In all of life there’s a need for balance and in Psalm 8 we’re given a nice example of this. On one hand, I’m a mere speck in the Universe, practically invisible in comparison to God’s wondrous Creation. Honestly, sometimes I get this and sometimes I don’t. Rick Warren starts his famous Purpose Driven Life book with the words, “It’s not about you” and I can read that and respond, “Yes, I know!” Other times I get caught seeing things only from my tiny perspective: “Why are they singing that song again? I don’t like it nearly as much as I like the others. Let’s sing some southern gospel, that’s my kind of music!” At times like that it doesn’t hurt for me to remember that the worship service isn’t really designed for me in the first place. Still, I know I can go too far with this humility stuff. Back in the Stone Age of my childhood church kids were taught to say, “God didn’t make any junk.” I’m valued by the Lord. Still, once in a while it’s a good idea for me to look around and realize that everything isn’t in orbit around me after all and to join David in humbly asking the Almighty, “Why do you bother with ” me at all?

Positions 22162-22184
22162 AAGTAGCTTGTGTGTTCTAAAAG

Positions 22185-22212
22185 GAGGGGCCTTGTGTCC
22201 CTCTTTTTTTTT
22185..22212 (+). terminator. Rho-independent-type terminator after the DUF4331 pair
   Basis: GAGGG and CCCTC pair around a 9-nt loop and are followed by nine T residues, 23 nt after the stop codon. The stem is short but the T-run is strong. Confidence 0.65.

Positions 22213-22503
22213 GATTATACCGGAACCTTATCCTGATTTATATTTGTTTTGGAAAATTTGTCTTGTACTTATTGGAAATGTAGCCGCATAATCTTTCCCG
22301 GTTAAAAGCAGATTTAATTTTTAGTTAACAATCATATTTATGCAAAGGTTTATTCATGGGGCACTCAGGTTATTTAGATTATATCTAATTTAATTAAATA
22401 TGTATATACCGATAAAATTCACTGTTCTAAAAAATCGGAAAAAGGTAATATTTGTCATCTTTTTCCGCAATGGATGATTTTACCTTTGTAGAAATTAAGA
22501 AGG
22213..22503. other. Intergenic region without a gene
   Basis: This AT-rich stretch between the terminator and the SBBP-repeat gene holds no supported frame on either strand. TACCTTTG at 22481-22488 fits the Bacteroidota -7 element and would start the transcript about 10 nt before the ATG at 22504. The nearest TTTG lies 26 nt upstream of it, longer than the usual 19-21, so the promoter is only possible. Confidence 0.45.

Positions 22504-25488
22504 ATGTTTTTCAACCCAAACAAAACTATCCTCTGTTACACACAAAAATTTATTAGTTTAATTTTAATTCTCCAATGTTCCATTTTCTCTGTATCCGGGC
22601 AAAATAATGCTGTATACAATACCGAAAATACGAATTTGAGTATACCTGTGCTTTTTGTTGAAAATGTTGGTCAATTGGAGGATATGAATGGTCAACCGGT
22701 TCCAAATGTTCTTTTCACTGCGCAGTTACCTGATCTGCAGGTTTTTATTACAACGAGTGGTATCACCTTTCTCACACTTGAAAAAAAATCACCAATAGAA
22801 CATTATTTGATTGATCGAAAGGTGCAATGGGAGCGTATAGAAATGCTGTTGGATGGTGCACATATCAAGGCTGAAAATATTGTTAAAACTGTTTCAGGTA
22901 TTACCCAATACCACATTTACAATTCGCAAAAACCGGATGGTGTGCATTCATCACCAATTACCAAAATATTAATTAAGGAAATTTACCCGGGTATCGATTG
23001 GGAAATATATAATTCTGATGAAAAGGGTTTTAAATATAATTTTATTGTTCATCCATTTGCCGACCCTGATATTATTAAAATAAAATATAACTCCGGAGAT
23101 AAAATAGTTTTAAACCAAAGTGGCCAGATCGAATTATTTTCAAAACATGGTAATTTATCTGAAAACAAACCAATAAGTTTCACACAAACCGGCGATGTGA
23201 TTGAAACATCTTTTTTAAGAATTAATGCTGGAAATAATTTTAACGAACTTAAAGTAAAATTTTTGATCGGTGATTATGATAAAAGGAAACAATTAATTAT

Take Away: It really isn’t all about me – or you!
God is God
Job 42: I babbled on about things far beyond me.
Job responds to the Almighty’s questions as a humbled man. Here he is, still sitting in the ashes. His children are still dead. His wealth is still gone. He’s still in the agony of his affliction. Job isn’t now humbly spiritual because God has fixed everything or even explained everything to him. So far as I know, Job never learns what this is all about; that it’s all a test designed to answer the question, “Does he serve God for nothing?” Job has proved the Lord’s point though. Through it all, even when he’s struggling with the issues at hand, Job maintains his righteousness and trust in God. Now, God has spoken, revealing himself to Job, challenging him to respond to his own questions. Job responds, “I babbled on about things far beyond me.” This meeting with God makes all of Job’s questions moot. God is God and, even when life is unfair and perplexing, well, God is still God. In his trial, Job tries to state his case; to explain himself to his friends. More, he tries to explain God. This suffering man now realizes that he’s been trying to deal with the details of life but has lost sight of this huge, overpowering truth: God is God. In my life, even as I struggle with circumstances that don’t fit my theology, I must, after all my babbling on about how I think things are, remember this: God is God.
Take Away: Even when I don’t understand…even when I don’t like how things are going…even then, God is God.